It’s fun to drive in a convoy of rods, customs, and classics, but like everything else in life, knowledge of the proper etiquette helps make it more enjoyable/less stressful for everyone involved. There is no definitive “Emily Post” expert for this sort of thing, but there are some common-sense guidelines …

  1. Choose a Leader and a Sweeper: Obviously the leader should be familiar with the route, available rest stops, limitations of the participants and of course, convoy etiquette. Someone should also be designated to bring up the rear. They should also be familiar with the route and convoy etiquette, and be in communication (via CB/FRS radio and/or cell phone) with the leader. Some groups have everyone run with headlights on. That seems a bit funeral for me, but I do like the sweep to run with headlights on to make it easier to keep track of the tail end.
  2. Speed: Probably the most difficult and controversial question. There will always be people who think the speed is too slow and others who think it’s too fast. If the group is small enough and the leader has a chance to reach a consensus before starting, then I would go with that. Keep in mind that (if you want to stay together) the slowest vehicle in the group will determine your maximum speed. Otherwise, the posted speed limit is the most logical target speed, especially on the freeway. On secondary roads, it’s a little more problematic. The posted speed can sometimes be dramatically slower than the prevailing speed. In that case, a 5 mile over posted speed may be the best option. In any event, you need to take every opportunity to pull over and let faster traffic pass. If you find yourself in a convoy that’s traveling faster than you feel comfortable, then you need to drop out and/or position yourself in the back. It’s inconsiderate to stay near the front or middle with the cars ahead disappearing and the ones behind stacked up on your tail.
  3. Safety First: This should be everyone’s number one priority. One way to promote safety is to obey the law. There are laws against speeding, following too close, distracted driving, impeding traffic and (non-emergency) stopping on the freeway. It should be obvious that obeying these laws are a good way to enhance safety on a cruise.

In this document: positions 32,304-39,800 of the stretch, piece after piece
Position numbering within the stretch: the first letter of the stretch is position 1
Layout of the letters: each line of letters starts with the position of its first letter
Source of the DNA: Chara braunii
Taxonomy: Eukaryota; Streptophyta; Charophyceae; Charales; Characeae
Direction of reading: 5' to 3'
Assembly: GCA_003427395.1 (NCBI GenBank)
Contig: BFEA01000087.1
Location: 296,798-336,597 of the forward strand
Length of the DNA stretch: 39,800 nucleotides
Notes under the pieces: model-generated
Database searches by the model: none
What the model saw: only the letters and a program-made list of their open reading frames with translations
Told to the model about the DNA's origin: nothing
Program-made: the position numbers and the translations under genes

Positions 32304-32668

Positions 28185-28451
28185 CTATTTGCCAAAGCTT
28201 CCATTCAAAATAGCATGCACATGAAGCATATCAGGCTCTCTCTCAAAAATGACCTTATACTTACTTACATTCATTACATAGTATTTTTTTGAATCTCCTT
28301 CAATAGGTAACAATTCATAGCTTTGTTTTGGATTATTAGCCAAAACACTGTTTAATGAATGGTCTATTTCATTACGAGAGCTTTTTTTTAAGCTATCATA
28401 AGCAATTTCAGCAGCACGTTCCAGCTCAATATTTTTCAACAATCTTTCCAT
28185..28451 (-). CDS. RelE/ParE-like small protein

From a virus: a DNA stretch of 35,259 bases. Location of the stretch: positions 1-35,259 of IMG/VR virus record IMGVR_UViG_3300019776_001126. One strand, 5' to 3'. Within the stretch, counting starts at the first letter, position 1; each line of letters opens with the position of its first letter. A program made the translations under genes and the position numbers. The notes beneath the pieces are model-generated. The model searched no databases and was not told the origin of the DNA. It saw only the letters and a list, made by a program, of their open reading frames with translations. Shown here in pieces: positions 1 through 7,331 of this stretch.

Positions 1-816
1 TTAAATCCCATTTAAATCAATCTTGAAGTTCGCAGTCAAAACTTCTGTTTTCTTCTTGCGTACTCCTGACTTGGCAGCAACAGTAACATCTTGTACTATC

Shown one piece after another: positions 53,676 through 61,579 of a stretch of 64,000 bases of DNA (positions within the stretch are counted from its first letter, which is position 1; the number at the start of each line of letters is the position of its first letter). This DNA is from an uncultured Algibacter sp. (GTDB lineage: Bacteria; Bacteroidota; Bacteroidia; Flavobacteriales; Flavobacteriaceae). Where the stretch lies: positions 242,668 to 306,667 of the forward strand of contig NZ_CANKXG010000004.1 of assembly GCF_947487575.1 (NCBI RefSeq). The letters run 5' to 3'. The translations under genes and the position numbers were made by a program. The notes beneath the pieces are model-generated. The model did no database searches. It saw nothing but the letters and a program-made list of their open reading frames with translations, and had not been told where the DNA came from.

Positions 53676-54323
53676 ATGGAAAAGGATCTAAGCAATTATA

4. Start with a full tank and an empty bladder: Enuf said.
  5. Regroup: The leader needs to make sure everyone is at least in their cars when he leaves the parking lot, and if practical, stop to regroup shortly after starting (but don’t just pull over on the shoulder of the freeway-that’s not legal or safe). Keep in mind that if the leader is driving just 60 mph, and it takes the last car 5 minutes to get out of the parking lot, then they will be 5 miles apart at the beginning. That means the last car would have to drive 75mph (for 20 minutes) to catch up! Driving at a slower pace for the first few miles is an alternative if pulling over is not practical.
  6. Lights and Signals: As mentioned, it’s a good idea for the sweep car to run with headlights on. Flash headlights to signal a mechanical or other problem and turn signals should be used generously.
  7. Breaks: As with speed, the limitations of your least hardy participant may determine how frequently you stop. As a rule, you never want to drive more than 2 hours without a break, and a break within 1 hour of any meal stop would be prudent.
  8. Breakdowns: You don’t want to scrub or unduly delay the trip because of one breakdown, so it’s something that should be planned for. You don’t want everyone pulling over on a busy highway when one car has some trouble. That’s the sweeps job and he should stay with the car until the problem is resolved or a “plan of action” (tow truck, abort and return home etc.) is developed.
  9. General: Everyone should start out with a well-maintained vehicle with all fluids topped off. If you leave the group before the end of trip, let the leader and/or sweep know. Keep the car behind you in sight, especially when making turns.